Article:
I do a lot of crafty things at home for organization (I need it in boat loads) and I use a lot of mommy blogs for ideas on chore charts, reading games, etc. Sometimes, what they have on offer doesn’t suit perfectly, but I have the skill set to set up my own. I will use stock clip art for these things, but because it is my own private use and I’m not posting it on my own mommy blog to pass as my own work, I don’t really feel much compulsion to purchase it just so I can play a silly card game with my 3 year old or illustrate chores for my non-reading 1st grader.

    However, if I were developing a website to sell my tatting or whatever else I wanted to do, or I was going to post a project on pinterest, or sell this card game to other parents, I would purchase the photos in use.

    When it comes to blogging for free? If I’m not making money on it, I feel no compulsion to purchase readily available web pictures on a brief post for illustrative purposes. The pictures used in the design would need to be purchased.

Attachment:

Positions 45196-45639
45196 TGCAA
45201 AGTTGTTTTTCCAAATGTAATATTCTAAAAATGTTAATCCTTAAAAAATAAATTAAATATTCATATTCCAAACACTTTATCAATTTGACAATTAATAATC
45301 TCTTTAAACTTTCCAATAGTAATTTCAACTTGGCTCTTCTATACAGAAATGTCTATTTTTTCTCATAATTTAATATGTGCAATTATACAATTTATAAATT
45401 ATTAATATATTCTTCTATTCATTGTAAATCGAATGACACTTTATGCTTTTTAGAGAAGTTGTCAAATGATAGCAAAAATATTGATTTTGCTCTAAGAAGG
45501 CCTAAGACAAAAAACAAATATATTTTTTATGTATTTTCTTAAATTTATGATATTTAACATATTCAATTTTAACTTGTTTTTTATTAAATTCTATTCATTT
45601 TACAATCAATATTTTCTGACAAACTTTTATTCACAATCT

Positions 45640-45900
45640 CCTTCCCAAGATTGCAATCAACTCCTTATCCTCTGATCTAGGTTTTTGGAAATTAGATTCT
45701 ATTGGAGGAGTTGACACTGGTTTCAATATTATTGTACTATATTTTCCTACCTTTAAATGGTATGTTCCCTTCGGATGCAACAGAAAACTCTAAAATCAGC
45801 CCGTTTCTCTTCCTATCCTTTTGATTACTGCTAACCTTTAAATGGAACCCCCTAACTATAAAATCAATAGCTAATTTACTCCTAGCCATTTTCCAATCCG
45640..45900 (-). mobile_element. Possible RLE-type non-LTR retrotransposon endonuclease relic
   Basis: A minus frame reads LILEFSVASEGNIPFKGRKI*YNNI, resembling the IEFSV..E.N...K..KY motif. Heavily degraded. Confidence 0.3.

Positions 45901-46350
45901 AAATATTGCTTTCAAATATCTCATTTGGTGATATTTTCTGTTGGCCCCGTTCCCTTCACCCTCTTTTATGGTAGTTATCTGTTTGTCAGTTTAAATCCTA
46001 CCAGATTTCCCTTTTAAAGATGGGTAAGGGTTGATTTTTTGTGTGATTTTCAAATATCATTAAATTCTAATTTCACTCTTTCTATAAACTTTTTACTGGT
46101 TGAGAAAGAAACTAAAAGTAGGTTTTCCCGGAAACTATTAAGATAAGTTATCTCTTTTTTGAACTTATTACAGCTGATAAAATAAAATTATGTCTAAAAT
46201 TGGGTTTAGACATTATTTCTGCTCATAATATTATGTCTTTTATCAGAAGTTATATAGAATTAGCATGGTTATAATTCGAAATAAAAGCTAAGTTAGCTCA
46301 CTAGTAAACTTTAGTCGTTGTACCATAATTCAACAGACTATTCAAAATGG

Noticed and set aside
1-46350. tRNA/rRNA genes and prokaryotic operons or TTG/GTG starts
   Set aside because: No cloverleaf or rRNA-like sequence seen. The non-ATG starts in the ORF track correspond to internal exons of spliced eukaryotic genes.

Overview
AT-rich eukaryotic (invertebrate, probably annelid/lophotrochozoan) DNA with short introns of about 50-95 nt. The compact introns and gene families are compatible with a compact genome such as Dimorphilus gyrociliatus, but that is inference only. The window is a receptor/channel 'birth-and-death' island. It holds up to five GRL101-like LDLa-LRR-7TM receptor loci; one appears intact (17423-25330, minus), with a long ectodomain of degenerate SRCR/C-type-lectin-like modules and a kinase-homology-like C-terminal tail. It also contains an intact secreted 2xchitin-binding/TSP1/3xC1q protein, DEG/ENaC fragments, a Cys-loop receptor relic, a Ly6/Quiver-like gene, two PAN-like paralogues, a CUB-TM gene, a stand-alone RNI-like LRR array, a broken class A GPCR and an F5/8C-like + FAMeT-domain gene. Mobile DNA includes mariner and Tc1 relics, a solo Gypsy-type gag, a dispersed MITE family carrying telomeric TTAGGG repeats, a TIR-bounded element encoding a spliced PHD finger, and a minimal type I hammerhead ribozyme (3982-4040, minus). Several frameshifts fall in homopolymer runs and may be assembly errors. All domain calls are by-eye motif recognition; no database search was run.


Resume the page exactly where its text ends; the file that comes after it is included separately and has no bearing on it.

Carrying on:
• #2
    • July 11, 2018 at 7:46 am
    • 9 likes
  3. Member

    Just a complete layman’s opinion, but I think this example was clearly not fair use.

    I don’t understand why it’s relevant to go into such detail about whether the original photograph was “art” or “information”, or how much of it was cropped: isn’t it more about the intended use? And that intended use, to my eyes, clearly does not belong to any of the categories “criticism, comment, news reporting, teaching…, scholarship, or research”. It was clearly used for marketing purposes. Regardless of whether the event was non-profit or non-non-profit, none of the above categories was covered.

    • #3
    • July 11, 2018 at 8:00 am
    • 9 likes
  4. Member

    Nonetheless, there is also a point at which laws become difficult to enforce and common sense needs to prevail.

    If I accidentally leave a $100 bill lying visibly overnight on the passenger seat of my locked car in my driveway, I have an expectation that nobody will break my window to get it, and I would probably report it to the police if it were stolen. But I leave that same $100 bill on the edge of my driveway (still on my property) weighted down by a small rock that says “This is my property, please don’t take this”, I have only myself to blame if the bill is gone the next day, even though it was, in a sense, secured on my property.